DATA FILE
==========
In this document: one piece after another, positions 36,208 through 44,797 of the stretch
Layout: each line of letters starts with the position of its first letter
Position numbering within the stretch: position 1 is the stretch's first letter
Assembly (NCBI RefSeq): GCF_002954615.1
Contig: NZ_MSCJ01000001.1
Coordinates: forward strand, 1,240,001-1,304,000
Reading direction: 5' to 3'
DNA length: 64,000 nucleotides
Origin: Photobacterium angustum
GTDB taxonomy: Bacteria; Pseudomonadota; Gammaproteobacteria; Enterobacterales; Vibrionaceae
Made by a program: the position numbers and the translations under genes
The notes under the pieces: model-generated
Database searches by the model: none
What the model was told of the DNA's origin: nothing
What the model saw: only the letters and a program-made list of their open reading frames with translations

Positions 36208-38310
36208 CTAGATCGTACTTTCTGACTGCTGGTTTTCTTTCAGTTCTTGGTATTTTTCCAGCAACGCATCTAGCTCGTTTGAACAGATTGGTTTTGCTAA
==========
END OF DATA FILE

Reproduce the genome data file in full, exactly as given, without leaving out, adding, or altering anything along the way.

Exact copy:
In this document: one piece after another, positions 36,208 through 44,797 of the stretch
Layout: each line of letters starts with the position of its first letter
Position numbering within the stretch: position 1 is the stretch's first letter
Assembly (NCBI RefSeq): GCF_002954615.1
Contig: NZ_MSCJ01000001.1
Coordinates: forward strand, 1,240,001-1,304,000
Reading direction: 5' to 3'
DNA length: 64,000 nucleotides
Origin: Photobacterium angustum
GTDB taxonomy: Bacteria; Pseudomonadota; Gammaproteobacteria; Enterobacterales; Vibrionaceae
Made by a program: the position numbers and the translations under genes
The notes under the pieces: model-generated
Database searches by the model: none
What the model was told of the DNA's origin: nothing
What the model saw: only the letters and a program-made list of their open reading frames with translations

Positions 36208-38310
36208 CTAGATCGTACTTTCTGACTGCTGGTTTTCTTTCAGTTCTTGGTATTTTTCCAGCAACGCATCTAGCTCGTTTGAACAGATTGGTTTTGCTAA